I’ve been stumbling on this issue as well. The problem is that UITextField is not part of the OpenGL View, and globally not part of the whole CCnode hierarchy. The easiest solution out of it would be to change this method :
void CCEditBoxImplIOS::setPosition(const CCPoint& pos)
//TODO should consider anchor point, the default value is (0.5, 0,5)
[GET_IMPL setPosition:convertDesignCoordToScreenCoord(ccp(pos.x-m_tContentSize.width/2, pos.y+m_tContentSize.height/2), m_bInRetinaMode)];
Here, you should not use pos but rather take a look at the whole hierarchy to resolve its real position before passing it to convertDesignCoordToScreenCoord.
To get the real position, I did a similar algorithm (to save you the trouble), which is about :
CCPoint realPosition = obj->getPosition();
CCNode* parent = getParent(obj);
while(parent != NULL)
realPosition.x = realPosition.x * parent->getScaleX() + parent->getPosition().x;
realPosition.y = realPosition.y * parent->getScaleY() + parent->getPosition().y;
parent = getParent(parent);
//here, you get the real position to assign to m_pEditBoxImpl
The only problem point is to implement the getParent method, which should return NULL if there is no parent. That would be easy to get from a CCNode, but how do you pass that CCNode to the CCEditBoxImpl in a clean way ? Or should that calculation be done by the CCEditBox for iOS only ?
As for the problem of UITextField being always on top, it’s not an easily solved problem. When you using any other UIView, it will be either on top or under OpenGL View. There can not be any UIView in “the middle” of an OpenGL View. Some hack around it would be :
- replace by a cocos label when you are not editing so that the label is in the cocos hierarchy for that time. It obviously involve quite a bit of fiddling to look good all the time and may not always fit in your context.
- put the items you want on top of the UITextField on another UIView, not on OpenGL View (I don’t think it’s possible to have 2 separate OpenGL View) : you loose all cocos capabilities on those items, but it’ll be on top. It’s an easy solution if you just have a simple overlay for example.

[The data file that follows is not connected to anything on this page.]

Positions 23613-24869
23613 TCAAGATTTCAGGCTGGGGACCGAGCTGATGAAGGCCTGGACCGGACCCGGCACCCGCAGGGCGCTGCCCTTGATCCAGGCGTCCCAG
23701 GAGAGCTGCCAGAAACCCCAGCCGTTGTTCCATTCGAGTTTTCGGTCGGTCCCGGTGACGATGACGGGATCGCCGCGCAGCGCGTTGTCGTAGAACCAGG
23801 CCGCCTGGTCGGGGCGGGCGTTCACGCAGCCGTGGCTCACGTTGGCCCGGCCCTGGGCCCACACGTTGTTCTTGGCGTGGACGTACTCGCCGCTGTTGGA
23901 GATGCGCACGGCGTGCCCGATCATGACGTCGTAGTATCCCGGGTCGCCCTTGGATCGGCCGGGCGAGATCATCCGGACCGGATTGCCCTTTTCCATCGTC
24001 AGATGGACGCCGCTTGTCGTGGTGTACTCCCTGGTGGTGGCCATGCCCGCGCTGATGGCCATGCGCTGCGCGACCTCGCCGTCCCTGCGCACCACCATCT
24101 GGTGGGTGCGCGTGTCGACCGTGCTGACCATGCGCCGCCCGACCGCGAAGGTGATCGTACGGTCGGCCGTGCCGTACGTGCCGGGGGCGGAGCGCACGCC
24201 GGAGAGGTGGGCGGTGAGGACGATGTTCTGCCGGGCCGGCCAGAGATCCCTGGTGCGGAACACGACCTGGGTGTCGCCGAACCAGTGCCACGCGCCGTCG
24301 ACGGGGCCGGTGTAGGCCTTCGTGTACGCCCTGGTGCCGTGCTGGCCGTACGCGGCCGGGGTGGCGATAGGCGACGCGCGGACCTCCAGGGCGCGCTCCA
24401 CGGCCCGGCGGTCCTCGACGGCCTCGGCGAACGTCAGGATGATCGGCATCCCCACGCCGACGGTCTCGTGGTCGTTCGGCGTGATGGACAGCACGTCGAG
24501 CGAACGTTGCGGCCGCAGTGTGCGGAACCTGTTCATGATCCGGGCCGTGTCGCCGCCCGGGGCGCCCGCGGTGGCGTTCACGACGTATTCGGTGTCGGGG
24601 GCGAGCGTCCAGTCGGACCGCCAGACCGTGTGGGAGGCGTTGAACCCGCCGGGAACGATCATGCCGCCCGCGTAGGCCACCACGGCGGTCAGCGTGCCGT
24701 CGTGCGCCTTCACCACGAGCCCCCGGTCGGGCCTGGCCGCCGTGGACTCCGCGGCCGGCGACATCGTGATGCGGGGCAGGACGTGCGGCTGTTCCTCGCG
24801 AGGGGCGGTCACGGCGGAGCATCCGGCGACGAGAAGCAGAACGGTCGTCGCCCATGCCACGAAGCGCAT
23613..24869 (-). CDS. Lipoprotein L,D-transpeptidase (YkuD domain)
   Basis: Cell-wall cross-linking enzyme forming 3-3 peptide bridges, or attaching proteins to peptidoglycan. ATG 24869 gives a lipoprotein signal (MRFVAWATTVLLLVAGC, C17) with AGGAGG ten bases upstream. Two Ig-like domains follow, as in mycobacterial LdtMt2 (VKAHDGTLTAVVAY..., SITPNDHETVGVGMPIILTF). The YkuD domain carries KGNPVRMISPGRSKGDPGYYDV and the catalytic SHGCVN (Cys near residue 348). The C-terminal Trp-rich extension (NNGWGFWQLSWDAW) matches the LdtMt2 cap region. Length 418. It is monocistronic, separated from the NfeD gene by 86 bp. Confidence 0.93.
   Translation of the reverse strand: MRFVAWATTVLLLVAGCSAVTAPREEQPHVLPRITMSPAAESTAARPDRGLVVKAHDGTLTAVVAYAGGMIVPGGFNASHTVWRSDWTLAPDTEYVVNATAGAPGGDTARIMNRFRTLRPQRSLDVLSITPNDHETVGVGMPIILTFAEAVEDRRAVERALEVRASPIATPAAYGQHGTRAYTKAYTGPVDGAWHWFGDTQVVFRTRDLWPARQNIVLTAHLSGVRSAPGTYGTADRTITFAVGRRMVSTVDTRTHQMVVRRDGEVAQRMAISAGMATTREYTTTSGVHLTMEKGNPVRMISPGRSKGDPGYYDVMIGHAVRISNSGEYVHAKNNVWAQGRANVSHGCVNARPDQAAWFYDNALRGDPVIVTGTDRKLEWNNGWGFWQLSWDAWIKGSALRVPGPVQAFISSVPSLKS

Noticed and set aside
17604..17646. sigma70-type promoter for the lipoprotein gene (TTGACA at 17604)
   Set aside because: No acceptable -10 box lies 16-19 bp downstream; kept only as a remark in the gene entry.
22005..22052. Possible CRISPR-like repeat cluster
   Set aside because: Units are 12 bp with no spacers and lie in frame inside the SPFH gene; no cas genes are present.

As an aside, I spotted another problem with CCEditBox implementation on iOS (I didn’t try yet on Android) : there is a problem with the view moving in portrait mode : to be precise, if the CCEditBox is on the right part of the screen, the view will move properly, but if it’s on the left, the view won’t move (everything else working fine). I suspect the hit collision, at some point, is done only for landscape. I’ll try to get to the bottom of it.
Edit : this problem is actually caused by the very problem of that thread, and not portrait. I did a custom hack in my code to go around the problem, but the same issue has another side effect : in this method, the rect is not properly calibrated either, resulting to a miss :
void CCEditBox::keyboardWillShow(CCIMEKeyboardNotificationInfo& info)
CCRect rectTracked = getRect(this);
// if the keyboard area doesn't intersect with the tracking node area, nothing needs to be done.
CCLOG("needn't to adjust view layout.");
The issue comes from the getRect method which only look for current node position, instead of taking into account the hierarchy. The size should take into account scale and parents scale as well.